• Lighter subplots — When the plot can’t be lightened up at all, and even your characters can’t put a positive spin on things, it’s time to create a distraction – so break out your romance plots, your new friendships, your awkward encounters, and that one insufferably peppy Character A who makes smoke come out of Character B’s ears every few chapters.  Think back to that episode of Friends – the one where Ross and Rachel (SPOILER) are breaking up in a really devastating way, while all their friends are stuck in the bedroom with nothing to eat but organic leg wax.  Sure, this is a bit too sunny for some stories, but you get the gist.
  • Imagery — Last but not least, the foundation of tone in fiction – the silent killer of happy times and hope and sunshine – dim imagery.  The less colorful, unique, or entertaining your scenery is, the more difficult it will be to achieve a lighter mood.  Writers crafting a dark story will typically lean toward nighttime scenes and old-fashioned, poor, or ruinous architecture, as well as rainy, wintry, or desolate outdoor environments.  If you’re writing a story about a terminally-ill orphan in a war-torn country, living in an old, colorless house, it’s going to be pretty difficult to lighten things up.  Try casually brightening the scenery in your descriptions!  Even if the whole world is burning, let the reader notice the beautiful red-orange of the sky.

These are just a few ideas, but they’ve always worked well for me :)  If you need more help or this doesn’t answer your question, be sure to send me another question.  Don’t be shy!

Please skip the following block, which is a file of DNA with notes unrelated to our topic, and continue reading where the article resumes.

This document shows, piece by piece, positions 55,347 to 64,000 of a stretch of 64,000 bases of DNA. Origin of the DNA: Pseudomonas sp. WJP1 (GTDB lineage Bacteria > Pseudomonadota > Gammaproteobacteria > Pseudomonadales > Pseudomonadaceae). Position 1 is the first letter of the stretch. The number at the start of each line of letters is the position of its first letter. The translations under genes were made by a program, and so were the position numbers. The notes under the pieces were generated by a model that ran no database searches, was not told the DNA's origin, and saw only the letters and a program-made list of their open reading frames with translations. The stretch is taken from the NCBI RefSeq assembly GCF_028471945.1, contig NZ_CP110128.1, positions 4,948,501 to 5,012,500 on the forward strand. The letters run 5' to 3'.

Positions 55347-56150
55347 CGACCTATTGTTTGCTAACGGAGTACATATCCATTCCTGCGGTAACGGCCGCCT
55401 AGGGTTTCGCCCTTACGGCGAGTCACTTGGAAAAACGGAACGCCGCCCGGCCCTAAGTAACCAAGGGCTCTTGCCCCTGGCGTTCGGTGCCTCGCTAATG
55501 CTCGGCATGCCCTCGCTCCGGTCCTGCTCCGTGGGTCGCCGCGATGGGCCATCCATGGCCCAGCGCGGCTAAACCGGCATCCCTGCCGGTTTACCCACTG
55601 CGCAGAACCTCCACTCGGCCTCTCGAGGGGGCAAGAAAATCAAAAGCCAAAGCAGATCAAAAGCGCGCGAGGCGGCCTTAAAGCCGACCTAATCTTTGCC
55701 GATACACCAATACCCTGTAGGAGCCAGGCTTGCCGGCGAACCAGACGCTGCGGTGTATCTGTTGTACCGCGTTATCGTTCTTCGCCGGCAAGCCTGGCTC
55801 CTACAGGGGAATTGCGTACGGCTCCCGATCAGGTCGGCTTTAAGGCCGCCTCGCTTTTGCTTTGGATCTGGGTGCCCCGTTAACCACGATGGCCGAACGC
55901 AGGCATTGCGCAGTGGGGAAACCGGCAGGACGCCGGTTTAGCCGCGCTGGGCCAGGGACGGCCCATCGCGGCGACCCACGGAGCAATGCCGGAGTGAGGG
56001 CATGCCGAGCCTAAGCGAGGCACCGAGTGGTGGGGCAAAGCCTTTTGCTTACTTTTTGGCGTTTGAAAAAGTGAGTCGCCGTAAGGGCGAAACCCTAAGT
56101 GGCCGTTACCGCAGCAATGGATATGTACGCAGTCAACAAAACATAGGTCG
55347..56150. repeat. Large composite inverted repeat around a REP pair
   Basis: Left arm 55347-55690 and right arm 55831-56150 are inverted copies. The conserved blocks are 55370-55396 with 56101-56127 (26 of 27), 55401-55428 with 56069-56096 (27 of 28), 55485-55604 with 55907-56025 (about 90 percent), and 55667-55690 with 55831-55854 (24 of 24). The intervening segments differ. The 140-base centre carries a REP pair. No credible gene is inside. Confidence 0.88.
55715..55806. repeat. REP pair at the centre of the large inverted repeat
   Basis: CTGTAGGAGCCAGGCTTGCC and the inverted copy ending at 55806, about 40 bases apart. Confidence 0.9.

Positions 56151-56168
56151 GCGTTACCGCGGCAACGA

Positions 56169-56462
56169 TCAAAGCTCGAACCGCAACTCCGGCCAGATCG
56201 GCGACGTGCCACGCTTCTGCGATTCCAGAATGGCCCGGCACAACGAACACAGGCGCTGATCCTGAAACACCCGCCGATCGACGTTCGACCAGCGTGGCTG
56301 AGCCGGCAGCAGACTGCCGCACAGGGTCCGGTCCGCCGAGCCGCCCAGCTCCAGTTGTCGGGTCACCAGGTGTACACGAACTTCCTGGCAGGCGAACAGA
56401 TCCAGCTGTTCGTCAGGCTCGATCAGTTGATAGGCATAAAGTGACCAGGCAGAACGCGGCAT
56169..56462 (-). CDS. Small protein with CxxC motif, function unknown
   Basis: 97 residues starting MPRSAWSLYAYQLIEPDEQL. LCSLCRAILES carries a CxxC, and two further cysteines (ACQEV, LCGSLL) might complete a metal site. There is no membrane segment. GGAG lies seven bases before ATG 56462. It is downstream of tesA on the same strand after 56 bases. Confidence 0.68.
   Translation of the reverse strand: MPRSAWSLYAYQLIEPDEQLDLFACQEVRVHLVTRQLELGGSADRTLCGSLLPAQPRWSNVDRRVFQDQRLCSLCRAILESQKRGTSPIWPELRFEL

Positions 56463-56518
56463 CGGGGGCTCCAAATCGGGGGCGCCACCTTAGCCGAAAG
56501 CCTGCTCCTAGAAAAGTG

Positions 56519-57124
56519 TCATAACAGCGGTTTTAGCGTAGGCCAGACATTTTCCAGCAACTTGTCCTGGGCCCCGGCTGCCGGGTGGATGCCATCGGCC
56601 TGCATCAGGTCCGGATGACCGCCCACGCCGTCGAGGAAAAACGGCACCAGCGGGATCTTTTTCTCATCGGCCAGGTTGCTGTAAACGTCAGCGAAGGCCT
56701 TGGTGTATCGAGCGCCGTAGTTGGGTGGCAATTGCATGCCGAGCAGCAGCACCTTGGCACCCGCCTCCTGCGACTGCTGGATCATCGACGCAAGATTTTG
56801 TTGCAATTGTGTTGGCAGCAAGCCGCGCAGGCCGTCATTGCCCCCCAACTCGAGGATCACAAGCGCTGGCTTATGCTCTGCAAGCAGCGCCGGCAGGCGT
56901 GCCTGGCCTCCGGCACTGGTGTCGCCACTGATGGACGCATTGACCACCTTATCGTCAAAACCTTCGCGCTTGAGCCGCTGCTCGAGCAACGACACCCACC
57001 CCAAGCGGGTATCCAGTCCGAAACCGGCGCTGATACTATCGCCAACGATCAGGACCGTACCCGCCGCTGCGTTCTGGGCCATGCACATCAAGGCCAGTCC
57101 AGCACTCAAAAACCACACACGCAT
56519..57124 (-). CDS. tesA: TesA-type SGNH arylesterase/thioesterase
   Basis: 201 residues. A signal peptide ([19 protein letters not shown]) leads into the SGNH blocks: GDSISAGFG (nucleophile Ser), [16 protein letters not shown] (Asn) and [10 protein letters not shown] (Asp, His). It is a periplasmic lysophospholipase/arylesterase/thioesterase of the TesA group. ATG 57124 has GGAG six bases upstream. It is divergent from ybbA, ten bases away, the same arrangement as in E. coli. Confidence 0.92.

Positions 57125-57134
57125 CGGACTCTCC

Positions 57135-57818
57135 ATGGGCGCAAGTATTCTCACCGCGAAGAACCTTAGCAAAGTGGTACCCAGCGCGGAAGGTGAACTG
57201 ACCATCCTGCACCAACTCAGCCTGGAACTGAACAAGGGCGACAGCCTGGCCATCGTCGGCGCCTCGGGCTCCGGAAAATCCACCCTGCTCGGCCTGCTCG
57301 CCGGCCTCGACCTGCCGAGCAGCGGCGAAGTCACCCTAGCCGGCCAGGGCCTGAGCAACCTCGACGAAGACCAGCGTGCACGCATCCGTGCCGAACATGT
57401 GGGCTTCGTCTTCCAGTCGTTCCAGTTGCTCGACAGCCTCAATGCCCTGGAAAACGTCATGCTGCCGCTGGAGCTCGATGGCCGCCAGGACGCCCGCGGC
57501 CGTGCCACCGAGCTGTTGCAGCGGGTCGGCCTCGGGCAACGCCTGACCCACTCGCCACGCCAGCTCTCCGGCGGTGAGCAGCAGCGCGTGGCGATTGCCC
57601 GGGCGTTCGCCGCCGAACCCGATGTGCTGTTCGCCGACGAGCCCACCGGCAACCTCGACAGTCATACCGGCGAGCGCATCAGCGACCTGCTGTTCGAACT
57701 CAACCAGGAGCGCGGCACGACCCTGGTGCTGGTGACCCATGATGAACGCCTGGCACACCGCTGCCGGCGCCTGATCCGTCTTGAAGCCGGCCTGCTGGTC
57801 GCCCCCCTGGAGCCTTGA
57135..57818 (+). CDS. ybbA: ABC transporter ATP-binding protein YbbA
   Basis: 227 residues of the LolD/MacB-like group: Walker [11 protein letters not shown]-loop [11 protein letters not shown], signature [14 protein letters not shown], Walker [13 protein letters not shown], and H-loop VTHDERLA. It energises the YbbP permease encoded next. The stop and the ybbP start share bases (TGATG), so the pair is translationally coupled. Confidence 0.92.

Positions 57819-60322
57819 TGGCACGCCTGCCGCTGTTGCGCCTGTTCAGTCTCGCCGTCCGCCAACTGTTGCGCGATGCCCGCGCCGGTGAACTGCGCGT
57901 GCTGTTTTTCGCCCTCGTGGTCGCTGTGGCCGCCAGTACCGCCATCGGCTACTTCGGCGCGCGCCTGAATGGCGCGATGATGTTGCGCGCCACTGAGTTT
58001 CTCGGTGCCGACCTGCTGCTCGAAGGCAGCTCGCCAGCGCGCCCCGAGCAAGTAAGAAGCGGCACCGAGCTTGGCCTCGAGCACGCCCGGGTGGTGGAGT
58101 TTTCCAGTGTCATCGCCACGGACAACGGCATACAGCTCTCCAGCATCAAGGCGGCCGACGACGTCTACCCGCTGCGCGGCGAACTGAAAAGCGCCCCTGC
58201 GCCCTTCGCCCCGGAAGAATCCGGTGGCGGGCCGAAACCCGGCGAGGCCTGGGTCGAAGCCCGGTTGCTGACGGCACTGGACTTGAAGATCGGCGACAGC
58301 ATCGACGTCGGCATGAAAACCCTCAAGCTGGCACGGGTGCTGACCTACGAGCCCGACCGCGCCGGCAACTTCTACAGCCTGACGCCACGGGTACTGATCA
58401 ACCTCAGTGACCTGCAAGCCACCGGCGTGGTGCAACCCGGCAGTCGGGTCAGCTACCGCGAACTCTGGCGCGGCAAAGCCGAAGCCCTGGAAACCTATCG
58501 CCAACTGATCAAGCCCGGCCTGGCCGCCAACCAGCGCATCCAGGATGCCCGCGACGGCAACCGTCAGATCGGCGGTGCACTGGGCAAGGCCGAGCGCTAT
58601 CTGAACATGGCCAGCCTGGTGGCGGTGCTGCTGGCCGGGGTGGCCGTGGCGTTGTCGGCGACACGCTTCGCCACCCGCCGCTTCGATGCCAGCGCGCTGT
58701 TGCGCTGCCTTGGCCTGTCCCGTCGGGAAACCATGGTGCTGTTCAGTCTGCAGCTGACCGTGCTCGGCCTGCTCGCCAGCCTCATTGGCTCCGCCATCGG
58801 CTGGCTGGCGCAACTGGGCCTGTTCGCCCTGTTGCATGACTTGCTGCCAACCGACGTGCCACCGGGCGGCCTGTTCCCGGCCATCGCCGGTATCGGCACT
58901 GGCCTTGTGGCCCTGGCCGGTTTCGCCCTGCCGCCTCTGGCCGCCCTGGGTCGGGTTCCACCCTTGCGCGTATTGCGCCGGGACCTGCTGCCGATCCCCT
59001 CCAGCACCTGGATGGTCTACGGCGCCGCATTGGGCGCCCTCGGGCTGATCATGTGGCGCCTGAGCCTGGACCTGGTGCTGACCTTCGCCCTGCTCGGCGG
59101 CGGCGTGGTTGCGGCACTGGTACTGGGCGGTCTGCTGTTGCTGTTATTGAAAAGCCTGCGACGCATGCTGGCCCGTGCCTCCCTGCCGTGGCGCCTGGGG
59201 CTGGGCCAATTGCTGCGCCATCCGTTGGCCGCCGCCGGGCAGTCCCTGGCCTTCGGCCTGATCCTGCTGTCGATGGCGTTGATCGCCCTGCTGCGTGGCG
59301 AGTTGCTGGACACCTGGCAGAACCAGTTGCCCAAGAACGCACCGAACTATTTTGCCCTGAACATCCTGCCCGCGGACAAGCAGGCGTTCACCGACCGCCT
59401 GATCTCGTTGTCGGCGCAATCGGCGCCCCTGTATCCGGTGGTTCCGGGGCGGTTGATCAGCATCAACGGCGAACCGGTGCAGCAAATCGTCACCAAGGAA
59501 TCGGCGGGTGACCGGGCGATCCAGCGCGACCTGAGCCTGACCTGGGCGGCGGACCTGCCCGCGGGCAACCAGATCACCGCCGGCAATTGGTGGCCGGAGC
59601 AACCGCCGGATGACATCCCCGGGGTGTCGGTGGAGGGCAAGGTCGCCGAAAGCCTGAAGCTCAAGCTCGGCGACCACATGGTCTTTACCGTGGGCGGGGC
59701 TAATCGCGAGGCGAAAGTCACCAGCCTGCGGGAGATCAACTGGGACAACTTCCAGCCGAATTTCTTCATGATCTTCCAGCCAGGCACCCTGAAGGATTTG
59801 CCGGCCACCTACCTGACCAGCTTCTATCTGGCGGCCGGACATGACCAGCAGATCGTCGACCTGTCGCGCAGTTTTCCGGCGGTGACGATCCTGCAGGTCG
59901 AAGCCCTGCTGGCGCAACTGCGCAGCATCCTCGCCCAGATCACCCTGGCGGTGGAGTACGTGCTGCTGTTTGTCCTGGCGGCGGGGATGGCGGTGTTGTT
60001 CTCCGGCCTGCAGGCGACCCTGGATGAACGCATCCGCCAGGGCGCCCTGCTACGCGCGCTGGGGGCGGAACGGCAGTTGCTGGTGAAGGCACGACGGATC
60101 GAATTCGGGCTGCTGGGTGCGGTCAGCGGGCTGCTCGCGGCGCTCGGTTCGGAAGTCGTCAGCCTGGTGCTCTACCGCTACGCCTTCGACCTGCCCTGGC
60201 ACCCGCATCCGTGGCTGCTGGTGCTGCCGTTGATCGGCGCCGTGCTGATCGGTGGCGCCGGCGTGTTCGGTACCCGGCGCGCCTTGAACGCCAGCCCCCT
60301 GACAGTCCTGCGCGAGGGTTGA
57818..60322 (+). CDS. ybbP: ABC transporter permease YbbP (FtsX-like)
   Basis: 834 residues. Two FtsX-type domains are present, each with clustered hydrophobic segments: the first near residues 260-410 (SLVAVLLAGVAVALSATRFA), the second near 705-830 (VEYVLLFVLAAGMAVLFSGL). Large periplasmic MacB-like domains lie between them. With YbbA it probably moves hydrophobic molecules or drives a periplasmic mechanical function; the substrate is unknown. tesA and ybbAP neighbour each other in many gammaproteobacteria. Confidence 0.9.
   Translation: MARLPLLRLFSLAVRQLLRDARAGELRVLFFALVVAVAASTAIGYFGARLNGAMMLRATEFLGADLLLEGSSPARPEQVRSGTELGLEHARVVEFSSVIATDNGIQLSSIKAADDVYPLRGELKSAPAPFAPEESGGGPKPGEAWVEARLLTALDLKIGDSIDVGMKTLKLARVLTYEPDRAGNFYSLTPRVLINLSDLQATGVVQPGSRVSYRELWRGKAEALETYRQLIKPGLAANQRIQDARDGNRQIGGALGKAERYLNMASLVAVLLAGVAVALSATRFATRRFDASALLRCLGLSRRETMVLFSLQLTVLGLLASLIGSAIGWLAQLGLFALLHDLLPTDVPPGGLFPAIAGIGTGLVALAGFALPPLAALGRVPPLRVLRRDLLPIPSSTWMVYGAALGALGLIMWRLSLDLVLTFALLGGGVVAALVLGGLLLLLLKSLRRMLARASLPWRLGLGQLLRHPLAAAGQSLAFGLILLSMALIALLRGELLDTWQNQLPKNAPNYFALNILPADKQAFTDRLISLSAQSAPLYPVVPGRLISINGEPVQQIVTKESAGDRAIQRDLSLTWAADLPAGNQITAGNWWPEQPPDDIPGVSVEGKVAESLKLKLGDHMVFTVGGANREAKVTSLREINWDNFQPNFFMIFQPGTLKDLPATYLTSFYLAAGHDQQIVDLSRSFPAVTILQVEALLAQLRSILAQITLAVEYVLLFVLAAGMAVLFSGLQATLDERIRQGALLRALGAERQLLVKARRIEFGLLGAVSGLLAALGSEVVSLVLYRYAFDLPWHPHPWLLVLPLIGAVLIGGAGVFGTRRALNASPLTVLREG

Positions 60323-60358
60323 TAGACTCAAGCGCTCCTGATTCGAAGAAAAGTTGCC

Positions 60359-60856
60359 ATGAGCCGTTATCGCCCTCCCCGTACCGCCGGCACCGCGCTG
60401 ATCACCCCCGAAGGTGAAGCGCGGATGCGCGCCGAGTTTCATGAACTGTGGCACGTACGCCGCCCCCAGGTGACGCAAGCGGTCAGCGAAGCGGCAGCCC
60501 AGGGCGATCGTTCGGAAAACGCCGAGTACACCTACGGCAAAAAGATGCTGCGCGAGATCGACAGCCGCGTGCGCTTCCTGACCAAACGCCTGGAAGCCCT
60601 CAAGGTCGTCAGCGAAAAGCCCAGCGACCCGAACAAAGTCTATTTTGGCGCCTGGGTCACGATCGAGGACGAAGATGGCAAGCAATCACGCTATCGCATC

Good luck, anon, and happy writing <3


If you need advice on general writing or fanfiction, you should maybe ask me!

anonymous asked:

I've been told that I'm creating a magical/enchanted feel with my writing, or a soft and delicate feel. The only problem is that I have no idea how I'm achieving this because it's not technically on purpose. Are there anythings that I might be doing in my writing, or anythings that I could do in order achieve the feel more consciously and intentionally? Thanks!

Thanks for asking, friend!  That sounds like a decent problem to have.  My writing comes out cold and sterile, so you know… 

Originally posted by yourreactiongifs

Pobody’s Nerfect.

But if you find that a soft or magical tone doesn’t suit your subject matter, there are a few things you might want to look out for:

  • long, winding prose – The more descriptive (or adjectivey for some of us cough me) your prose is, the more lazy, lovely, and fantastical it can sound.  Make sure that your style suits the situation at hand – i.e. if the scene is intense, keep your sentences short and relevant; if the scene is heavy with context, body language, or conversation, focus on what’s being said and done rather than what’s being felt.  This is a good general rule for any writing style.